Odours of rotting vegetation, and worse, have led neighbours of a waste plant to object to plans for its extension.

Vale Green Energy has asked Worcestershire County Council for permission to install a third anaerobic digester for organic waste at its Springhill Nurseries site on the A44 between Evesham and Pershore.

The two digesters already on site since 2013 produce methane gas from vegetable feedstock and maize, sending it to the national grid to create electricity.

The company now wants to install a third storage tank for the material, six metres high – with at least three metres underground – and 28 metres across.

A report to councillors on County Hall’s planning and regulatory committee says: “The [proposed tank] is required to supplement two existing operational tanks/chambers on site which are experiencing technical faults.”

The material in the existing tanks needs to be stirred by agitators, but the problems with the agitators means it can’t be and it has solidified. That in turn means the repairs to agitators can’t be made until the tanks are emptied.

If approved, the new container would hold the removed material, and also be used as part of the daily operation of the site, meaning each tank would hold less material.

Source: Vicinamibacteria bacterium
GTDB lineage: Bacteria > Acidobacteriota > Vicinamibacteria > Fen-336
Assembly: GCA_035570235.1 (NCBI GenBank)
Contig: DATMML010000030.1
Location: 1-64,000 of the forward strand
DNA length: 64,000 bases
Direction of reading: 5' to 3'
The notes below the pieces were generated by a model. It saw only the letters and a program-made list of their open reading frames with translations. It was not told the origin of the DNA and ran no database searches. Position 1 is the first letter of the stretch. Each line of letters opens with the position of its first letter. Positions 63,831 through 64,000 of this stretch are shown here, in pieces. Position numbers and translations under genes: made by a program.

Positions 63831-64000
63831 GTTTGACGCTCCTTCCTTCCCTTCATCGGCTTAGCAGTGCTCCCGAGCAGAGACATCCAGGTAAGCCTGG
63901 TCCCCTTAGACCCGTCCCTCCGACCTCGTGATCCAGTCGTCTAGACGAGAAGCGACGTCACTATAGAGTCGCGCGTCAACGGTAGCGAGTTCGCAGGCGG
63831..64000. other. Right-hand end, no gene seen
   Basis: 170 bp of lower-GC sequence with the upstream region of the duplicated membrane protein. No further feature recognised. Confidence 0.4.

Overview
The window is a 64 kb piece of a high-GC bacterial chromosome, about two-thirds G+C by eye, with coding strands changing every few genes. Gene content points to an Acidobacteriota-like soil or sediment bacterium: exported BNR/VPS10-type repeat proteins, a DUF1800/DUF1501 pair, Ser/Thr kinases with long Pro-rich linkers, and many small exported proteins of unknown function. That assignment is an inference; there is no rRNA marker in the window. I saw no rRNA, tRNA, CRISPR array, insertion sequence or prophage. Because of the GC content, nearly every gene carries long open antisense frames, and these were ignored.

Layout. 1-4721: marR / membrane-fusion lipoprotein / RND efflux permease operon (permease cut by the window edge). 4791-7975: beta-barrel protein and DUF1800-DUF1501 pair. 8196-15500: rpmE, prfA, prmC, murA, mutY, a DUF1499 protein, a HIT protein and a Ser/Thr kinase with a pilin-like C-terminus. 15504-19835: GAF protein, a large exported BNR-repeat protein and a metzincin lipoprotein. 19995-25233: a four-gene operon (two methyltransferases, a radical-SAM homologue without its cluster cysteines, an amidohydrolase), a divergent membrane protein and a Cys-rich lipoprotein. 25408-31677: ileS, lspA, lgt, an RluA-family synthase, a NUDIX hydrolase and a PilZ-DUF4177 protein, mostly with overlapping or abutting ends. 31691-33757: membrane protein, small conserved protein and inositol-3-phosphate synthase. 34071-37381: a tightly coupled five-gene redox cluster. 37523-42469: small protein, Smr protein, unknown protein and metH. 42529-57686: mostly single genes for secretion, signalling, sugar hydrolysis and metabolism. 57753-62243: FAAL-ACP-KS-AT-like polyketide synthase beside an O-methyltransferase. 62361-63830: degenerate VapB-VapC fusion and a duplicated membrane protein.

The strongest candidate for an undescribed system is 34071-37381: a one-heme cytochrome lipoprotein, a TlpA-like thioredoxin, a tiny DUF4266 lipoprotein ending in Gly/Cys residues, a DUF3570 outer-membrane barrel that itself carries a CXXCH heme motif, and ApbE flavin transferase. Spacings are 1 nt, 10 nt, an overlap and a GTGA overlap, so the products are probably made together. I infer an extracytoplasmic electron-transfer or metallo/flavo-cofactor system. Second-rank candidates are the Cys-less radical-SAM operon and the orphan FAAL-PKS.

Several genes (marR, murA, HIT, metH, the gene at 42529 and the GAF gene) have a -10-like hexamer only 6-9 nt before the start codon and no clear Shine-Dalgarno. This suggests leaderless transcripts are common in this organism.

But a number of neighbours, including residents, Evesham Golf Course, and Fladbury Parish Council have objected to the proposal, because when the original site was given permission it was with the condition that it wouldn’t cause offensive odours in the area, but it has.

Councillor Ian Southcott, chairman of Fladbury Parish Council, said: “There have been very unpleasant odours coming from the site and it has caused a number of people quite bad problems.

“We have worked with the plant before and we’ve had good relations which we would like to continue. We decided to oppose the application more as a signal that there have been problems and we really would like to see them sorted out and sooner rather than later.”

Nobody from Vale Green Energy, which also operates another anaerobic digester and a solar panel farm at Throckmorton in the county, has responded to phone calls and emails from the Worcester News inviting comment.

Organic material is sealed in digesters without oxygen and broken down by micro-organisms. One of the by-products of the process is biogas, which can be burned to create power or heat, or can be converted into other fuel.

The material left after digestion can be used for composting or mulching farmers’ fields.

The committee will also hear a report on inspection of four sports grounds in Worcestershire: Sixways, the home of Worcester warriors rugby team; Worcester racecourse; Kidderminster Harriers’ Aggborough stadium and The Victoria Grounds, home of Bromsgrove Sporting FC and their tenants Worcester City.

The report to councillors says that operations at all four venues are satisfactory under safety at sports grounds legislation.

The Planning and Regulatory Committee will meet at 10am at County Hall on Tuesday July 3. The public may attend.